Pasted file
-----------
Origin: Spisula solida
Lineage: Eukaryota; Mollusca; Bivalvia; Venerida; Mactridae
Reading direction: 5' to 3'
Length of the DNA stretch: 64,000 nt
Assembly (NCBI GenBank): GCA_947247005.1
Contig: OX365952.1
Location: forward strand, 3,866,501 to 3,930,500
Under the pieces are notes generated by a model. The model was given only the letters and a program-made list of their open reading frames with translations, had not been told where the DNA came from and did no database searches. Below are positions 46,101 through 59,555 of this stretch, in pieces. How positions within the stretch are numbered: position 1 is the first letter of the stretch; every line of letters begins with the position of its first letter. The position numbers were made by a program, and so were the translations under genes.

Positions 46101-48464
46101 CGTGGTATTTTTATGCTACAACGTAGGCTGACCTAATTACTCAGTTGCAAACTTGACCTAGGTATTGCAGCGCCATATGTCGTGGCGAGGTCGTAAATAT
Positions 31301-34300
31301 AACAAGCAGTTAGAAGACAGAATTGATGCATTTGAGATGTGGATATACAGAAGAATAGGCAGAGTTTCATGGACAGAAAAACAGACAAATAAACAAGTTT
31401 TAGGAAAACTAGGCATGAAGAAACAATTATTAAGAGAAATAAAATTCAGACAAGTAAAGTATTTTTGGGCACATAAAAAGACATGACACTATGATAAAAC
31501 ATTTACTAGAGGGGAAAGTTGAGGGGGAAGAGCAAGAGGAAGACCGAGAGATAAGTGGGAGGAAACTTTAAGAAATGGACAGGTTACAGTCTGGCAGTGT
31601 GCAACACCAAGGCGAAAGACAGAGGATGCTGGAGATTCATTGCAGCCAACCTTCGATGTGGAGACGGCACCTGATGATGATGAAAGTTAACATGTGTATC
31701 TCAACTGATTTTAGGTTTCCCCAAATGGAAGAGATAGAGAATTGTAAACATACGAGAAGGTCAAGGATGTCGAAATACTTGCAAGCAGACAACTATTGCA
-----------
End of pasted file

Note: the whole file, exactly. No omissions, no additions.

Origin: Spisula solida
Lineage: Eukaryota; Mollusca; Bivalvia; Venerida; Mactridae
Reading direction: 5' to 3'
Length of the DNA stretch: 64,000 nt
Assembly (NCBI GenBank): GCA_947247005.1
Contig: OX365952.1
Location: forward strand, 3,866,501 to 3,930,500
Under the pieces are notes generated by a model. The model was given only the letters and a program-made list of their open reading frames with translations, had not been told where the DNA came from and did no database searches. Below are positions 46,101 through 59,555 of this stretch, in pieces. How positions within the stretch are numbered: position 1 is the first letter of the stretch; every line of letters begins with the position of its first letter. The position numbers were made by a program, and so were the translations under genes.

Positions 46101-48464
46101 CGTGGTATTTTTATGCTACAACGTAGGCTGACCTAATTACTCAGTTGCAAACTTGACCTAGGTATTGCAGCGCCATATGTCGTGGCGAGGTCGTAAATAT
Positions 31301-34300
31301 AACAAGCAGTTAGAAGACAGAATTGATGCATTTGAGATGTGGATATACAGAAGAATAGGCAGAGTTTCATGGACAGAAAAACAGACAAATAAACAAGTTT
31401 TAGGAAAACTAGGCATGAAGAAACAATTATTAAGAGAAATAAAATTCAGACAAGTAAAGTATTTTTGGGCACATAAAAAGACATGACACTATGATAAAAC
31501 ATTTACTAGAGGGGAAAGTTGAGGGGGAAGAGCAAGAGGAAGACCGAGAGATAAGTGGGAGGAAACTTTAAGAAATGGACAGGTTACAGTCTGGCAGTGT
31601 GCAACACCAAGGCGAAAGACAGAGGATGCTGGAGATTCATTGCAGCCAACCTTCGATGTGGAGACGGCACCTGATGATGATGAAAGTTAACATGTGTATC
31701 TCAACTGATTTTAGGTTTCCCCAAATGGAAGAGATAGAGAATTGTAAACATACGAGAAGGTCAAGGATGTCGAAATACTTGCAAGCAGACAACTATTGCA